26. Walk to one end of the leading edge and gently pull on the flying line,
while holding the end of the sleeve. Slowly feed the bladder back into this
side of the sleeve. (Fig. 10)
27. Next, follow the same instructions with the other side of the bladder, until
the valves are near the holes and the bladder is fully inserted.
28. Tuck the ends of the bladder into the corresponding tips.
29. Once the bladder is replaced, pull the valves back into the holes of the
sleeve. (Fig. 11)
30. Next, place the Sprint™ valves back into position. (Fig. 12)
31. Making sure not to catch the internal bladder in the zipper, close the
center LE zipper pocket. Next, fold over wingtip access pockets and secure
the Velcro strips.
32. Re-attach the Airlock Valve Assembly.
33. Partially inflate the Leading Edge to make sure the bladder fits into all four
corners of the sleeve.
34.Reassemble the Sprint™ valves and connect the air distribution tubes to
each strut.
G LO S S A RY
FREQUENTLY USED KITEBOARDING & WIND
TERMINOLOGY
A
Absolute Depower Absolute Depower is a built in function of IDS which allows
the rider to self land a kite on the water or land.
AIR DISTRIBUTION TUBES
Tubes that connect the LE bladder to the strut bladders.
AIRLOCK - a 2 part valve that allows a single point for inflation and deflation of the kite.
AIR CLIPS
Clips that prevent air transfer between the LE and the struts.
B
BAR (unit) – A unit of pressure
• 1 bar = 14 PSI
• 1 mbar = 0.015 PSI
PSI – A unit of pressure. Pounds per square inch
• 1 PSI = 68.9mbar
BEAUFORT SCALE
A system for estimating wind strength based on the effects
wind has on the physical environment (e.g. the behavior of
waves, smoke, etc.). Instruments are not used to determine
wind strengths in this point scale (O = calm to 12 = hurricane).
BODY DRAGGING
This is an instructional tactic / step in which the rider flies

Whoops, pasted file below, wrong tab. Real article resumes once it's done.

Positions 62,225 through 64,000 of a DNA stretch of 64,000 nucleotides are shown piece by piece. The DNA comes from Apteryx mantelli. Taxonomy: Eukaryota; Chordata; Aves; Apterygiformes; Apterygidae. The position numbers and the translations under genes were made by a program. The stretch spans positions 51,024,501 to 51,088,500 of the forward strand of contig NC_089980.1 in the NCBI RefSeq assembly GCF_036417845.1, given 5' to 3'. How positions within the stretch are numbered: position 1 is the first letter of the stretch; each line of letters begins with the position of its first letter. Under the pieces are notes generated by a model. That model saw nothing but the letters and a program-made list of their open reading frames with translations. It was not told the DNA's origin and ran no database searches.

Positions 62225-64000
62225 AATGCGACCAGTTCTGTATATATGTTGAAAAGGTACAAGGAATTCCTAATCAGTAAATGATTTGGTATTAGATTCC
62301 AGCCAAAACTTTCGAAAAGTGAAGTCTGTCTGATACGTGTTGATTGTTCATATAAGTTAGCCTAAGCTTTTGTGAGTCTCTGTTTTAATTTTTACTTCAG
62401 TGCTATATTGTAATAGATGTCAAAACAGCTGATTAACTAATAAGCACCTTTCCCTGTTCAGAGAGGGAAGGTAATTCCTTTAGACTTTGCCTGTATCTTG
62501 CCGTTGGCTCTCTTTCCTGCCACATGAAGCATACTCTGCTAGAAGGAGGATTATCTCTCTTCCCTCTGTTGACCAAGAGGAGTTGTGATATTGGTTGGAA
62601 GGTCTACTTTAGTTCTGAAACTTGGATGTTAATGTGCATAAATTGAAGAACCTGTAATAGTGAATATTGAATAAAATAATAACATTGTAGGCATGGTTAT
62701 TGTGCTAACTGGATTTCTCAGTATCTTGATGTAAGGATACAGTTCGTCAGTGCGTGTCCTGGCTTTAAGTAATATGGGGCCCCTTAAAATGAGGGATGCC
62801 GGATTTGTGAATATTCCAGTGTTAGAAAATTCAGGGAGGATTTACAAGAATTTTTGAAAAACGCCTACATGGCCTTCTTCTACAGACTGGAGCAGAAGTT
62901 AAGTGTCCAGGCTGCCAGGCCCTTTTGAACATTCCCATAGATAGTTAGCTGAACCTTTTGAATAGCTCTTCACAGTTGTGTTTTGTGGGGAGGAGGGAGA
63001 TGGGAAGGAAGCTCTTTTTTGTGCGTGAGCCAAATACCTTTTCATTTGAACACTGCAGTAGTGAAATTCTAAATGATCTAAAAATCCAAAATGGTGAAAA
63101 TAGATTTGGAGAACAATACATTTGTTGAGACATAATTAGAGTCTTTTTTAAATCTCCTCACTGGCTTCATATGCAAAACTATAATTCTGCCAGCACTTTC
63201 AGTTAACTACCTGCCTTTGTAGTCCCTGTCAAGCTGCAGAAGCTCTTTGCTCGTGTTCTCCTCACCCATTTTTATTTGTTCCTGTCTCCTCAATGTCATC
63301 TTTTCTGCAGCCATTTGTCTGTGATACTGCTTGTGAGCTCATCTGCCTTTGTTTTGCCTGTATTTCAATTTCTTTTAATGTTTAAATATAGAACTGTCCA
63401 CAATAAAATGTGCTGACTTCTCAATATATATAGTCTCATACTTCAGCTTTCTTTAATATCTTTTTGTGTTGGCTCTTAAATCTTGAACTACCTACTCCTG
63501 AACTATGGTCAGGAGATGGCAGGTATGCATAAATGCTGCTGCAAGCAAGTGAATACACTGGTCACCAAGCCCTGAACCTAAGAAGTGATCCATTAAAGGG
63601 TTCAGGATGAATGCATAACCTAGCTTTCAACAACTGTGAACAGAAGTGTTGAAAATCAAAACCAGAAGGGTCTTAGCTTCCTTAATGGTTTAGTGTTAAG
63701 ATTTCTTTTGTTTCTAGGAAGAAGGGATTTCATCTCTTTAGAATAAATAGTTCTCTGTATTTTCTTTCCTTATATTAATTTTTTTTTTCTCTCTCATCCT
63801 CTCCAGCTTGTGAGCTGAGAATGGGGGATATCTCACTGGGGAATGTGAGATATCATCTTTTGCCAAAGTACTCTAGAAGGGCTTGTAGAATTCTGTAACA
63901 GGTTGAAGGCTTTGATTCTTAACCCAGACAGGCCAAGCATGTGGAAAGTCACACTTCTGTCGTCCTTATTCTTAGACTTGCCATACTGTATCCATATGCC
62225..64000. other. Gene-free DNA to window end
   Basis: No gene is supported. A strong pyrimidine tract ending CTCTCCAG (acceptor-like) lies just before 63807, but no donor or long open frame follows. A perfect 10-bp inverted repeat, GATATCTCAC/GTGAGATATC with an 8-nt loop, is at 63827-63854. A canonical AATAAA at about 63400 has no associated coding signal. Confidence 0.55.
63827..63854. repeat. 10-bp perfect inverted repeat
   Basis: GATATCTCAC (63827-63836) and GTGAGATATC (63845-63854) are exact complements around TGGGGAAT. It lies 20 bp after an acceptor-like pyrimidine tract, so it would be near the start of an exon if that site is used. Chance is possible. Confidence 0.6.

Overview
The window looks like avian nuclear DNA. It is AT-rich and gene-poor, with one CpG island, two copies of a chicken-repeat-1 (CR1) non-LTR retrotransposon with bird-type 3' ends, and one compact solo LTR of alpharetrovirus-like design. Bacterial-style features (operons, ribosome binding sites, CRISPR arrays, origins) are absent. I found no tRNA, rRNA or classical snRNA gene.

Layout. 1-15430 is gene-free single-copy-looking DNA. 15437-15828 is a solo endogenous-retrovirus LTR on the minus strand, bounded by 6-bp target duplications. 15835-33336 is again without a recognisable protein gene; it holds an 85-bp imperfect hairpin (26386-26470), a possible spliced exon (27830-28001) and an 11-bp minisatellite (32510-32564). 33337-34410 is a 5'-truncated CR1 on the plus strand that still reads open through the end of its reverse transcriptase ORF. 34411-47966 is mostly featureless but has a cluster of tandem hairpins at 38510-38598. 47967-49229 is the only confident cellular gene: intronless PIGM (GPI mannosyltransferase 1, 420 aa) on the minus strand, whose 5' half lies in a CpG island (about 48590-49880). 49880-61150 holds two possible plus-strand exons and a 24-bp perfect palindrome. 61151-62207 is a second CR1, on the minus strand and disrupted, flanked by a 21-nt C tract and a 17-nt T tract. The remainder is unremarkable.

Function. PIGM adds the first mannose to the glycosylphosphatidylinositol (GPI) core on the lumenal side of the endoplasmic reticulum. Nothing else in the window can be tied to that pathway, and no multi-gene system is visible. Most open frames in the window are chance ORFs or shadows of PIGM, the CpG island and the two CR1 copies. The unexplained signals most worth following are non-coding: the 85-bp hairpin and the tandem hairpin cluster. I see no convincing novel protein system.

the kite while in the water, but without the board. The rider
will launch, then walk to the water, and basically drag in the
water while practicing flying, re-launching and self-rescue
techniques.
BLADDER
The inner inflatable tube found within the leading edge and
the struts of the kite. (Imagine a bike-it has both a tire on the
outside and an inner tube which holds air).
BRIDLES
The lines that hang from the wing tips and leading edge of
the kite. The flying lines will be attached from the control bar
to these bridle lines in order to connect control bar to kite.
Tow Points – The attachment points for the bridle.
BYPASS™ LEASH SYSTEM
An optional security leash feature that is recommended for
first time users and kiteboarding schools, and for riders who
kiteboard without being hooked into the harness loop.
C
CENTERLINE ADJUSTMENT STRAP (CAS)Used to depower the kite by changing the relationship
between the front and back line lengths. It is also used to
position the bar closer to the rider.
CONTROL BAR
The steering device the rider uses to steer the kite.
D
DE-POWER LINES
The two center flying lines that attach to the leading edge
bridles on the kite-one to the left wing tip, the other to the
right wing tip. These lines assist in de-powering the kite.
DOWNWIND
The direction in which the wind is traveling.
F
FLYING LINES
A term used to describe all four of the lines included with
your kite package. These lines connect the bridle lines on the
kite to the leader lines on the control bar and are typically
20-30 meters in length.
G
GUSTY WIND
Wind is inconsistent and varies considerably from one wind
strength to another.
GYBING
The motion in which the rider changes the direction of the
board he/she is riding. The rider switches from a starboard
tack to a port tack or vice versa.
21
G LO S S A RY
H
HARNESS
A piece of equipment used to temporarily attach the rider to
the control bar harness line. This enables the rider to save
energy by utilizing their body weight and all of their muscles
to hang on to the kite. Most common are the waist harness
(attaches around the torso) and the seat harness (attaches to
the waist and around the legs).
I
IDS
IDS is a simplified bridle and control system that seamlessly
provides 2 stages of depower. LEADING EDGE (LE)
The front inflated tube of your kite.
LEEWARD
The downwind side of the kiteboarder.
LOFTING
Lofting occurs when the kite is above the riders head in the
neutral position. Instability in the wind can cause sudden vertical force and lift a rider off of their feet.
LUFF
A term used to describe what happens to the kite in a lull.
INFLATABLE KITE
A kite with inflatable tubes designed to float the kite and to
facilitate water re-launchability.
LULL
A term used to describe wind when it lessens in strength,
for any amount of time. A term also used to describe the
complete de-powering of a kite.
K
M
KITEBOARDING
The term used to describe the sport of power kiting on water
or snow.
MPH